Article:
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Correction: Indiana’s ‘New’ Gay Marriage Law Isn’t New

by David Badash on July 10, 2013

in News

Recently, news broke that the state of Indiana had a “new law,” based on a 1997 law, that makes providing false information on a marriage license application a felony. Many news sites and blogs reported on the story in similar fashions, and The New Civil Rights Movement was one of the first. In an article titled “New Indiana Law Makes It A Felony For Same-Sex Couples To Apply For A Marriage License,” we reported the news this way:

Indiana lawmakers have revamped a 1997 law that makes furnishing false information on a marriage license a class D felony. Beginning July 1, 2014, a same-sex couple applying for a marriage license in the state of Indiana will be guilty of a Level 6 felony, punishable by 18 months in prison and a $10,000 fine. The new law also makes it a Class B Misdemeanor for a clergyman, judge, mayor, city clerk or town clerk-treasurer to perform a same-sex marriage, punishable by up to 180 days in jail and a fine of up to $1,000.  Any clerk who issues a license to a same-sex couple would also be guilty of a Class B Misdemeanor.

The Indianapolis Star, today, in an article titled “Indiana’s gay marriage debate takes strange turn in blogosphere,” reported the news this way:

The laws make it a felony for a same-sex couple even to apply for a marriage license and a misdemeanor for a clergy member to solemnize such a marriage.

But while several blogs portray those crimes as new laws passed this year by the Republican-controlled General Assembly, they’ve been on the books for more than a decade.

They date back at least to 1997, when the state’s marriage laws were recodified by the legislature.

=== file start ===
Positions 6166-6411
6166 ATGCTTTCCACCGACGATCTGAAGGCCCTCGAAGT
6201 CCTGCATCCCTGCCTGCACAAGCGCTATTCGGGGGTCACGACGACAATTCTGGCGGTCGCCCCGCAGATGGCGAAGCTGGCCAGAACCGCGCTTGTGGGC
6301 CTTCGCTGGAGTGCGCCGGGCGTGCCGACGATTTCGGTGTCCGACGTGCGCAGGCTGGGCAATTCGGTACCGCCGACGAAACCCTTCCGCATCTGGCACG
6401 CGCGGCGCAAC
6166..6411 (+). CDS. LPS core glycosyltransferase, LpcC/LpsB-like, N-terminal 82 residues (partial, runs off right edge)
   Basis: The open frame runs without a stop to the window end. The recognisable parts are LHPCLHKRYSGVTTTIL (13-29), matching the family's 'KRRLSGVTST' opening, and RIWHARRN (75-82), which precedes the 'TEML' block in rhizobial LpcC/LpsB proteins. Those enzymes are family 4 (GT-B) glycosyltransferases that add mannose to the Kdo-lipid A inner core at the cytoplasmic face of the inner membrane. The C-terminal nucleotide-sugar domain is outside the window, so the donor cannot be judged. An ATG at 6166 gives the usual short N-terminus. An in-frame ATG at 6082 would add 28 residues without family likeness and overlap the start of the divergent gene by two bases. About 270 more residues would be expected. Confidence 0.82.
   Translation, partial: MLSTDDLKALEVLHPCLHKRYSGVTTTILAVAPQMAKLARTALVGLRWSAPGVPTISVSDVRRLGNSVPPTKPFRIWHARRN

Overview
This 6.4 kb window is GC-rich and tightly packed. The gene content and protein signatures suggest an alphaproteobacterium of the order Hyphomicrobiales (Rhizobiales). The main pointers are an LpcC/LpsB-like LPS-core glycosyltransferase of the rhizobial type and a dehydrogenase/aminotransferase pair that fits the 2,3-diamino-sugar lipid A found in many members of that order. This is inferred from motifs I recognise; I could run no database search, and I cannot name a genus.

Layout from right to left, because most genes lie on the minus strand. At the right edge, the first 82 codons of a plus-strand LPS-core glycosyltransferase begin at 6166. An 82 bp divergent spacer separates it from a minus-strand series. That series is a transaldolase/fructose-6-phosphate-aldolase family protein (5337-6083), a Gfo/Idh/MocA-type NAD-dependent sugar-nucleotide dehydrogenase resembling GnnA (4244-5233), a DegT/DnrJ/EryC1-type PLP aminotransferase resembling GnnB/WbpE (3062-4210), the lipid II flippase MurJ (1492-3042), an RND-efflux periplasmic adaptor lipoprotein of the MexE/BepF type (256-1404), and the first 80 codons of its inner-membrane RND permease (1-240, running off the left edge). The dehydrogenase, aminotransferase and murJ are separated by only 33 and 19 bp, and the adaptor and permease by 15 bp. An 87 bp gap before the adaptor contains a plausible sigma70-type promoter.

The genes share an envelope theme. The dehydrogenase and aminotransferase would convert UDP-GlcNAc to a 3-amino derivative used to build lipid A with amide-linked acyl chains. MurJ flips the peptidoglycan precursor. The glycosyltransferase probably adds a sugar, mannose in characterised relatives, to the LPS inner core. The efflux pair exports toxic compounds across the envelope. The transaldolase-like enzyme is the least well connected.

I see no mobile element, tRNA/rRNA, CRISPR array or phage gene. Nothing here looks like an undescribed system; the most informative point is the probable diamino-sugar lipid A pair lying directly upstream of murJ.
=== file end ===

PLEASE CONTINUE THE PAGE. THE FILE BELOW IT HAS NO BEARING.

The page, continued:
With the exception of the title The New Civil Rights Movement used in some versions (our Facebook version did not use the word “New”) that is exactly what we reported.

We have removed the word “New” from the title because we want to be as accurate as possible and we were not. We apologize.

“It was a story published last weekend by The Times of Northwest Indiana that apparently sparked attention from national blogs,” the Star adds:

The Times’ story noted that the laws were old, and it also included mention of a change in the penalty for one of them as part of the legislature’s overhaul of the entire criminal code this spring. (The legislature didn’t change the substance of the law, but it lessened the penalty.)

Sample headlines on blogs this week, however, present a different picture: “New Indiana Law Makes It A Felony For Same-Sex Couples To Apply For A Marriage License,” said The New Civil Rights Movement; “Indiana GOP passes law making it a crime for clergy to perform gay weddings,” said Americablog; and “Indiana Edits The First Amendment,” said an Esquire magazine blog. (The Esquire blog later posted a clarification of the timing issue.)

Again, our reporting made exceptionally clear that “lawmakers have revamped a 1997 law that makes furnishing false information on a marriage license a class D felony.”